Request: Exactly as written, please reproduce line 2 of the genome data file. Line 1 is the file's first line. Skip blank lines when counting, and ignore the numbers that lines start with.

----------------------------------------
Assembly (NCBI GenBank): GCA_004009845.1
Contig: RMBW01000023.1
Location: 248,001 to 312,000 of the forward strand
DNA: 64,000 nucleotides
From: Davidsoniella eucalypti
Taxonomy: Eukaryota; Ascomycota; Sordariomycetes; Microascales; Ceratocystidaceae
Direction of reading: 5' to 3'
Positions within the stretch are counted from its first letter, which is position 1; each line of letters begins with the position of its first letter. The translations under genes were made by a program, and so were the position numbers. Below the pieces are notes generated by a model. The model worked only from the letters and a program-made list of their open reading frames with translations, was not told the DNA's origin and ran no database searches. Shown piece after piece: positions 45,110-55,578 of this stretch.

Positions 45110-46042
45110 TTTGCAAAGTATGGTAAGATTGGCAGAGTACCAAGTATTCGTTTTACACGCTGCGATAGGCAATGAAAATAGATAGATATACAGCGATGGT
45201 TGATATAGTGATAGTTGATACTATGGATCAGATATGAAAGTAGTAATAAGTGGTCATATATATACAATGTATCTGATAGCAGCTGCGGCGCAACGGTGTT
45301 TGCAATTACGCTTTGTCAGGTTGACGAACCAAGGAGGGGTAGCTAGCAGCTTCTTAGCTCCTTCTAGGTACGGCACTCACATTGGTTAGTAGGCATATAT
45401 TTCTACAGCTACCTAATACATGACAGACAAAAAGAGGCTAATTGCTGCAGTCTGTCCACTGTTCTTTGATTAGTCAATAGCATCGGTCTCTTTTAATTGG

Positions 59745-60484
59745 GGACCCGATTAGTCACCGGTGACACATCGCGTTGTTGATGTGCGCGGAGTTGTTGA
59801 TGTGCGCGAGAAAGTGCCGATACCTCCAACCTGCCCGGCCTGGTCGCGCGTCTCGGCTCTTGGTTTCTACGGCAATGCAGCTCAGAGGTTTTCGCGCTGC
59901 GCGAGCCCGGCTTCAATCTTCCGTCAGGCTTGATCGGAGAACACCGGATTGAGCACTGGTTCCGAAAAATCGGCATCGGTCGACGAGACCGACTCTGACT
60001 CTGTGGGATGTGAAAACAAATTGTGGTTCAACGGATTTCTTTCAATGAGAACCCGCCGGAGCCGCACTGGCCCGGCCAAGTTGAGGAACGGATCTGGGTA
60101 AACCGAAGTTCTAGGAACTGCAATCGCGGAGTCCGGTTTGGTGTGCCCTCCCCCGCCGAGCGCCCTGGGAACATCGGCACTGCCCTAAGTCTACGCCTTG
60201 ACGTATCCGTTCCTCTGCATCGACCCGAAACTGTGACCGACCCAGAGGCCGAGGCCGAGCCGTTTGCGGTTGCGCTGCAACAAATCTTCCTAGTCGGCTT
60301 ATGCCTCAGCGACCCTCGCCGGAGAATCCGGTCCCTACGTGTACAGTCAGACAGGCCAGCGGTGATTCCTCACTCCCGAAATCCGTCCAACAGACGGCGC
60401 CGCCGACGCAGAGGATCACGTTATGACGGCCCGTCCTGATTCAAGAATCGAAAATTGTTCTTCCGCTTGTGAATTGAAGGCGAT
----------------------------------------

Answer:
Contig: RMBW01000023.1